2. Can other definable attributes like harmonic vibration, reflectivity, and textures also be trademarked in a form similar to “sonic branding?”
  3. How long will it be before we create “attribute scanners” to log our daily experiences in a way that will also make them searchable?
  4. When will we see an artificial nose more accurate than a bloodhound? How long before someone creates the periodic table of smells?

 

Final Thoughts

As we move into a globally connected world with borderless communications and borderless economies, whose authority will come into play?

Due to a lack of any true global authority, tech companies like Facebook, Google, LinkedIn, Pinterest and Twitter have been forced to define their own code of ethics, deciding what is or isn’t fair use or original content.

In this role of them serving as quasi-governmental agencies, they have begun arbitrating digital rights issues with their own terms of service agreements that virtually no one ever reads. When the European Union ruled that people have the right to be forgotten, the terms of service agreements were altered to include that provision.

For this reason, tech companies have broad, overarching powers to decide who and what is searchable, findable and promotable. Since we see growing issues surrounding privacy, data collection, and distribution, they will also have the ability to influence, manage and even control many of the data markets moving forward.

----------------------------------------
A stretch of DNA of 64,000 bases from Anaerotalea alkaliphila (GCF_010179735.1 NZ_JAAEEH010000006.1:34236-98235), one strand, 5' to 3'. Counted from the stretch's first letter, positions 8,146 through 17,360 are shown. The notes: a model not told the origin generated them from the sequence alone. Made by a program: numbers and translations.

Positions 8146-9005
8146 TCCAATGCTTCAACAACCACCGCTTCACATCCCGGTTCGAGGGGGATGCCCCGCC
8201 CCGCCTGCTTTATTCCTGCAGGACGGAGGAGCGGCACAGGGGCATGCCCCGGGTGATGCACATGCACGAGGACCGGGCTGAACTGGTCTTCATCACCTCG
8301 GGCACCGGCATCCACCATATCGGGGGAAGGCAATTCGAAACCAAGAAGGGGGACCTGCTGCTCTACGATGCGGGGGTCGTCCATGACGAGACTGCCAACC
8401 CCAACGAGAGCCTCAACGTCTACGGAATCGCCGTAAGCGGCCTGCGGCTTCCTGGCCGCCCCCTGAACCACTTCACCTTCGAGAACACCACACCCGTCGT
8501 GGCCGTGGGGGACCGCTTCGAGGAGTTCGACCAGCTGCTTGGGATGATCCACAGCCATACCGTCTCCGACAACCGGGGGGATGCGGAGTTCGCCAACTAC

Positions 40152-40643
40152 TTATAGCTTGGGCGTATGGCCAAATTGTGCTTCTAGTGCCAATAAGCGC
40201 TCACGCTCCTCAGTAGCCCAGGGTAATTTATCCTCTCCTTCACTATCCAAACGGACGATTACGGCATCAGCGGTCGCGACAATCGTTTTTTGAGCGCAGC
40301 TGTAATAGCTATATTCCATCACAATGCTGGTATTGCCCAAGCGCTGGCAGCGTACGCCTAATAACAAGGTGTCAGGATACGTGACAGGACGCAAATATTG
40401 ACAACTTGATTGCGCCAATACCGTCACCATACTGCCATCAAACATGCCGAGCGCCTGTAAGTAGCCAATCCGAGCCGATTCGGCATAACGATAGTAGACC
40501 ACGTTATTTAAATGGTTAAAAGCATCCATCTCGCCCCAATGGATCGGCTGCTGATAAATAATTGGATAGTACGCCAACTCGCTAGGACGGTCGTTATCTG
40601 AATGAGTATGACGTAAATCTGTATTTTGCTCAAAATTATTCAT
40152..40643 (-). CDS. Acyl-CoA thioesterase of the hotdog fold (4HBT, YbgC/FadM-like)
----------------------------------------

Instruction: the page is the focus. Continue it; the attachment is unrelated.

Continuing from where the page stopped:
While we will have a bright future ahead, the challenges should never be underestimated.

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Thomas Frey

Thomas Frey is the executive director and senior futurist at the DaVinci Institute and currently Google’s top-rated futurist speaker.  At the Institute, he has developed original research studies, enabling him to speak on unusual topics, translating trends into unique opportunities. Tom continually pushes the envelope of understanding, creating fascinating images of the world to come.  His talks on futurist topics have captivated people ranging from high level of government officials to executives in Fortune 500 companies including NASA, IBM, AT&T, Hewlett-Packard, Unilever, GE, Blackmont Capital, Lucent Technologies, First Data, Boeing, Ford Motor Company, Qwest, Allied Signal, Hunter Douglas, Direct TV, Capital One, National Association of Federal Credit Unions, STAMATS, Bell Canada, American Chemical Society, Times of India, Leaders in Dubai, and many more. Before launching the DaVinci Institute, Tom spent 15 years at IBM as an engineer and designer where he received over 270 awards, more than any other IBM engineer.